The debt review process

The most common way to initiate debt review is to approach a debt counsellor registered with the National Credit Regulator (NCR) and apply in the prescribed manner. A debt counsellor will assess the consumer’s financial situation and account statements received from creditors to determine whether the consumer is over-indebted and whether the credit agreements were entered into recklessly. This assessment must be done within 30 days of the consumer’s application for debt review. 

The debt counsellor is required to inform all relevant creditors and credit bureaus of the consumer’s application for debt review in the prescribed manner. If the debt counsellor, following the assessment, concludes that the consumer is over-indebted, the relevant prescribed form will be completed and sent to creditors and credit bureaus confirming that fact. 

The debt counsellor will create a structured repayment proposal with consideration to the consumer’s expenditures. This payment proposal will be provided to all creditors for consideration. The matter is then referred to the Magistrate’s Court for an order declaring the consumer over-indebted and for the restructure of debt repayment.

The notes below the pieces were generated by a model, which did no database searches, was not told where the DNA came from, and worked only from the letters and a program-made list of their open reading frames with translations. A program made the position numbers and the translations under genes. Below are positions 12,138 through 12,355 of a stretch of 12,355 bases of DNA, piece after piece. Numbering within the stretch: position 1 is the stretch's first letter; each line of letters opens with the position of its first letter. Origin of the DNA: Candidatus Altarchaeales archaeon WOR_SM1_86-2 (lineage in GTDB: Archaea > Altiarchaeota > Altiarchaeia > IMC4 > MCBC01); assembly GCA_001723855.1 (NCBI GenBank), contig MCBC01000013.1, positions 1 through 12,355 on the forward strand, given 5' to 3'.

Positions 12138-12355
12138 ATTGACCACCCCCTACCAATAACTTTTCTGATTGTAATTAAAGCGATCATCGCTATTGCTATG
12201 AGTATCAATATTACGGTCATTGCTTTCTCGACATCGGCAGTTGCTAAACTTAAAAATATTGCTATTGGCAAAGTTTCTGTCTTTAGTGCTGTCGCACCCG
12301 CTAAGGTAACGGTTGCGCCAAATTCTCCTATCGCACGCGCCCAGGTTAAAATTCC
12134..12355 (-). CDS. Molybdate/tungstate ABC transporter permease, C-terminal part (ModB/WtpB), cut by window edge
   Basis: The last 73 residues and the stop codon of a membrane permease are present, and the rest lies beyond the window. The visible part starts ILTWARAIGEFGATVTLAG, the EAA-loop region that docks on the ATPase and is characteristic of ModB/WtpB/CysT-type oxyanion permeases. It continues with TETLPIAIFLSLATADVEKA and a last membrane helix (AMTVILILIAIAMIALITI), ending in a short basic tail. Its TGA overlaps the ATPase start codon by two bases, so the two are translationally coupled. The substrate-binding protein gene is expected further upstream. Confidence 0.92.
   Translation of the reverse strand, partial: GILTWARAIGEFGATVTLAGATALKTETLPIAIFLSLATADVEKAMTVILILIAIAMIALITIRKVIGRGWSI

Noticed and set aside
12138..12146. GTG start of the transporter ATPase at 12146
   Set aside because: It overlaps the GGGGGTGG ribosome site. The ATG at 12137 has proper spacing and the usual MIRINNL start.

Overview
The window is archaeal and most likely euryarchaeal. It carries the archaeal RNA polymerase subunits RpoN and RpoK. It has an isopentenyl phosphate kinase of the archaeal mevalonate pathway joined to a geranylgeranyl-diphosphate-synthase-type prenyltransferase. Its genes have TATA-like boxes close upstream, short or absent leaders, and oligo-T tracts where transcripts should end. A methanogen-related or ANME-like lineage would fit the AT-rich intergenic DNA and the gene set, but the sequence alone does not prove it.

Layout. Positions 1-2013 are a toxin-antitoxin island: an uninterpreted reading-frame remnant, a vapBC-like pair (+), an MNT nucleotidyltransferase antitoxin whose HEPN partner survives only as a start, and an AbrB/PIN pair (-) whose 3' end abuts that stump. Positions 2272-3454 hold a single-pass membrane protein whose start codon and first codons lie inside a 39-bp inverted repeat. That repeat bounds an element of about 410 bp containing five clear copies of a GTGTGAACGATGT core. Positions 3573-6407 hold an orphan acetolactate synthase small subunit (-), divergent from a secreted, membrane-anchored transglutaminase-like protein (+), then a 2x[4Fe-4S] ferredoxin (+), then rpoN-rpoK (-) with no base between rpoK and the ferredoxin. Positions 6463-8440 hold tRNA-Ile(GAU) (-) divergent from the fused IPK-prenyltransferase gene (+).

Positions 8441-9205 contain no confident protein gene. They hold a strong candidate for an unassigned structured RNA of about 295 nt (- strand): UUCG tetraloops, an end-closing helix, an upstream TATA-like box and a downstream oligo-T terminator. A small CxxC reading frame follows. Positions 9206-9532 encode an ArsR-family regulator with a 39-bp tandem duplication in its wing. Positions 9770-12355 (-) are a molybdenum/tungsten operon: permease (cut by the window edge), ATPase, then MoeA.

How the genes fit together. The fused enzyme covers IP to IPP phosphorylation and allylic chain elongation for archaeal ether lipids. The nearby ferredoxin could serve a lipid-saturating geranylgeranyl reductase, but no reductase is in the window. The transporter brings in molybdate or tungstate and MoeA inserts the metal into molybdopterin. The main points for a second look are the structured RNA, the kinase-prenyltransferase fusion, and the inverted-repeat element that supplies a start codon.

Who qualifies to undergo debt review?

As mentioned before, only consumers who are over-indebted may apply to undergo debt review. However, a consumer is not permitted to apply for debt review in respect of a credit agreement where a creditor has already taken steps in terms of section 130 of the NCA. Thus, it is important to apply for debt review prior to receiving a summons from a creditor. A consumer may apply for debt review if a notice of default in payment, in terms of section 129 of the NCA, is received from a creditor. The consumer must apply for debt review within ten business days after receiving the notice of default.

Advantages and disadvantages of debt review

Being placed under debt review has many advantages. It is the first step to financial freedom. However, becoming debt-free is not easy. There are many restrictions that come with being under debt review.  Firstly, the consumer is prohibited from applying for loans or credit while under debt review. Secondly, the process can be lengthy. It can take around three to five years before all debt is settled in accordance with the repayment plan.